Editorial: New Burundian refugees come with new challenges

Soon after the closure of over 700 worship centres in Kigali that had failed to meet the minimum standards, there were mixed reactions; some in support and others against.

Soon after the closure of over 700 worship centres in Kigali that had failed to meet the minimum standards, there were mixed reactions; some in support and others against.

It was soon followed by the shutting down of 75 churches in Rwamagana District and a similar number in Gatsibo. Statistics showed that there were over 700 people for every church, but if non-Christians and atheists were excluded, the figure could even be lower.

When one puts into account that there is only one doctor for nearly 10,000 people, then something is askew. It is no secret that many organizations have found a lucrative niche and manipulation is the main weapon, especially when dealing with naïve people.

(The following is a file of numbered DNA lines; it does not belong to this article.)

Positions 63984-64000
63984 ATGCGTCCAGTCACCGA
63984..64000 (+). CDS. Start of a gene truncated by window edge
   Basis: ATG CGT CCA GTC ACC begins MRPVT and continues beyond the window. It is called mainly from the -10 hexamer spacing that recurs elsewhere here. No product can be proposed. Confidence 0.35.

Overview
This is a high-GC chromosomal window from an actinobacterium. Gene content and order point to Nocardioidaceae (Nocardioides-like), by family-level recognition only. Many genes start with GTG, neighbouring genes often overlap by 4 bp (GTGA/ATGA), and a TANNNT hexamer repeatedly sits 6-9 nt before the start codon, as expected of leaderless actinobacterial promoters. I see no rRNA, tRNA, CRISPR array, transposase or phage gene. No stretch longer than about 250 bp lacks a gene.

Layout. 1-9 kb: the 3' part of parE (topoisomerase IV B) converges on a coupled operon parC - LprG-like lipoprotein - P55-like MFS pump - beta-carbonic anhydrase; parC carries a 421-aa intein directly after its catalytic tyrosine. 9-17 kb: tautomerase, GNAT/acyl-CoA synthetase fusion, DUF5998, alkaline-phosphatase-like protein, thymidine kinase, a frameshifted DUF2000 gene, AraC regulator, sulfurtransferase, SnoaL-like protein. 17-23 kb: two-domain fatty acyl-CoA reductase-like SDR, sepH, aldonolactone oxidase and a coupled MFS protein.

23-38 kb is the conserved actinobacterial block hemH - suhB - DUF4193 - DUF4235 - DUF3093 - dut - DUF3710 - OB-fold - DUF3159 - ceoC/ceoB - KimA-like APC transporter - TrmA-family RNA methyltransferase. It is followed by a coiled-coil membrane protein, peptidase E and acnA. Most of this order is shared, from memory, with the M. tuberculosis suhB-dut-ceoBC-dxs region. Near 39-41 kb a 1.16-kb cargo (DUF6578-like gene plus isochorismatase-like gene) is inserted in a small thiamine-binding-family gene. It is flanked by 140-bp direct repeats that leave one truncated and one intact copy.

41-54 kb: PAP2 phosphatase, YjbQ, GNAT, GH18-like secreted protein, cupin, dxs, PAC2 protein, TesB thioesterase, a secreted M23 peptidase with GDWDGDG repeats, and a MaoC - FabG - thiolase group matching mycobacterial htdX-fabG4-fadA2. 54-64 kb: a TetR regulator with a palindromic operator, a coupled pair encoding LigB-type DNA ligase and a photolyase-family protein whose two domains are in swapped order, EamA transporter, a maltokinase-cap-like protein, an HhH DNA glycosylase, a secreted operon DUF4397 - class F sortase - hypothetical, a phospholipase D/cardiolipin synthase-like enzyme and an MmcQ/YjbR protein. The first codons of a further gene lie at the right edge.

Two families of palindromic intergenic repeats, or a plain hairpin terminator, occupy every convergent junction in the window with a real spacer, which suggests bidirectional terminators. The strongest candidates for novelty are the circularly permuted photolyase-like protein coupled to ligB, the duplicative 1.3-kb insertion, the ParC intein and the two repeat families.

That is the case of the 3000 Burundian refugees who relocated from their camps in Eastern DRC to Rwanda. They claimed that they feared being extradited to Burundi because they had refused to have their biometric data taken.

According to one of their representatives, they are members of an obscure Catholic fundamentalist sect that bans them from modern ways of leaving. They see having their fingerprints taken as going against their beliefs.

It is a tricky situation that might not be found in any refugee agency’s textbooks but a solution has to be found.

This is clearly a case of ignorance caused by manipulation which refugee authorities will have to treat with kid gloves. Indoctrination of that level will need some special approach as they have to be convinced to abide by the registration requirements.

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